Students may respond that humans need to hear spoken language during a specific time to learn speech. Other students may answer that humans, with our larger brains, are not so dependent on a window of time for learning language.
Students may make a connection between the idea of a critical period for language acquisition from “Birdsong” to the apparent lack of exposure to human language during a critical period in Victor’s situation. If students do not offer this explanation, help them understand that Victor may have had difficulty learning spoken language because he did not hear it during a critical period when he was young.
It is also possible that Victor might have been born with a developmental disorder that left him unable to learn well at any age. Students should realize that there is no simple explanation. Scientists still debate the reasons for Victor’s inability to demonstrate normal language and communication skills.
The class will work together to construct this diagram. Refer to Figure 1.8 to see the complete diagram.
Many will be named. Group them into three categories: voiced, musical, and environmental (environmental is everything that is not voiced or musical).
Students should recognize that the brain is necessary to interpret sounds so that we understand the meaning behind the sound.
Students should recognize that there are means of communication that do not require sound. An example is American Sign Language. If students do not suggest this, ask them to consider sign language.
Students should mention that the sense of vision and an agreed-upon series of hand signs are needed. If students gloss over the role of the brain, be sure to mention that the brain is required to interpret the visual input from signing so that we understand the meaning behind the sign.
Sign language is similar to “Sounds” in the diagram. Therefore, write the words “Sign Language” beneath “Sounds.” A person using sign language uses his or her eyes to take in the information in a manner similar to the ears taking in sounds. Draw an arrow leading from “Sign Language” to the words “Eyes/Vision.”
You may wish to save this diagram on the board to introduce Lesson 2.
Yes, though it may seem impossible, people without both sight and hearing can learn to read, write, and communicate with others. Students may have heard of Helen Keller. Although she could not see or hear, she authored many books and reached a worldwide audience. She helped others understand that the abilities to communicate and function in society reside in our brains and are not tied to any one of our five senses.
Animals need to communicate for a variety of reasons, such as to find a mate, warn other members of their group of danger, or find their parents. Students should realize that animal communication is similar to human communication in that animals also take in sounds through their ears and process the information using their brains. Some students may feel that because no other animals use spoken language, they are of limited usefulness in exploring human communication. You can mention that mammals share many anatomical and physiological features with humans. Mammals also have similar versions of many human genes. These similarities are being used to investigate the relationship between hearing and communication. The comparison of the human and mouse genomes is very helpful in this regard.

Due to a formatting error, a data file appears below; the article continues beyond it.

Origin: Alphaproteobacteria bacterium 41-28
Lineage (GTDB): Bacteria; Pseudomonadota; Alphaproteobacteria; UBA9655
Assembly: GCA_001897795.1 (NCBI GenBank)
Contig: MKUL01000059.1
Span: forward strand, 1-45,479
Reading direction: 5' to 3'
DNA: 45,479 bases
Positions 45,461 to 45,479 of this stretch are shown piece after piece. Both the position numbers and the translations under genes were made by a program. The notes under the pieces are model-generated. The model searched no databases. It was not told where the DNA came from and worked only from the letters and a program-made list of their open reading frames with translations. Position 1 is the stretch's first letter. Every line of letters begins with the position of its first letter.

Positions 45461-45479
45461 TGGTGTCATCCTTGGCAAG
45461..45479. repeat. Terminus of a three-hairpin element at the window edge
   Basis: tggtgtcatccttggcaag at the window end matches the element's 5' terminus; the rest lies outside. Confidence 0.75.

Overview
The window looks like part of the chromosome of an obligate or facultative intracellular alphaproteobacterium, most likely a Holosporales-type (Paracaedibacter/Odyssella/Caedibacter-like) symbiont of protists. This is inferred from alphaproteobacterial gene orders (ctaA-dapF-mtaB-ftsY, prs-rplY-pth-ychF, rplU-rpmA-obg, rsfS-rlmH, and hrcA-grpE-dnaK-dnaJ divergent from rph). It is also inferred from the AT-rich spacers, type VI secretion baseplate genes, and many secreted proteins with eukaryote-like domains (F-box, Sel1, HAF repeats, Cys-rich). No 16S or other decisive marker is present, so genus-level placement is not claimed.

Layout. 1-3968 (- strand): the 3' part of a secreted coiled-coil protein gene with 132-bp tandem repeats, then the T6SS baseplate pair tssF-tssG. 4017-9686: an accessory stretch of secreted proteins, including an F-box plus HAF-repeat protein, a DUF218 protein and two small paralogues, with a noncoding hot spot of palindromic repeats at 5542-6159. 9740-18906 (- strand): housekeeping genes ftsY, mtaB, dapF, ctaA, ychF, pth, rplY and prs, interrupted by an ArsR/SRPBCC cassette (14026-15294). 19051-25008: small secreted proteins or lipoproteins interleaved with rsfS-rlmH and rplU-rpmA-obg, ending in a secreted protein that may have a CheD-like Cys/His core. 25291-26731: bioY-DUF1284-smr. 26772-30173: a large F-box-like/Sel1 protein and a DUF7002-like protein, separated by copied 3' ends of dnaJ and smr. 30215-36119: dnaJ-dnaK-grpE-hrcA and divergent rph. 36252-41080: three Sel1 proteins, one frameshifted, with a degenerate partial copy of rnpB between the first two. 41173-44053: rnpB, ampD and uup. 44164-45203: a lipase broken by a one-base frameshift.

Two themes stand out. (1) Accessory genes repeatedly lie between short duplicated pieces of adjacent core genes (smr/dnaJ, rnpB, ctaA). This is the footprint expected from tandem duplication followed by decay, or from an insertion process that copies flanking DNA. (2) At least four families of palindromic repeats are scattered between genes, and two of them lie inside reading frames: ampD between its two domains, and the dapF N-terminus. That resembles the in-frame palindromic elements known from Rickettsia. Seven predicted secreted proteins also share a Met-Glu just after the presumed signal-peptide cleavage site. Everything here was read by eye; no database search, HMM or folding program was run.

|Activity 1: What Did You Say?|
|What the Teacher Does||Procedure Reference|
Review with class how they learned language as children.
Log onto the student Web site and click on “Lesson 1—Getting the Message.”
Play Tracks 1–3 in sequence, and ask students what information they can gain from the readings, such as
Play Track 4 (American Sign Language) and ask students if they can tell what is being communicated.
Play Tracks 5 and 6 (modern and traditional English) and ask the class if they now can understand what is being said.
Examine sound patterns of speech on Master 1.1, The Rhythm of Language.
Review the types of information that can be obtained without understanding the language.
Discuss the consequences of not hearing language when young.
|Activity 2: When the Time Is Right|
|What the Teacher Does||Procedure Reference|
|Have students read “Birdsong” from Master 1.2, Stories of Language Development, and relate it to human development.||Steps 1–3|
Have students read "Wild Child" from Master 1.2, Stories of Language Development.
|Steps 4 and 5|
Work with students to construct “The Path to Understanding.”
Discuss how a person who has neither sight nor hearing can communicate.
Have the class consider how animal communication and human communication are alike and different.
|= Involves using the Internet.|
|= Involves using a transparency.|
|= Involves copying a master.|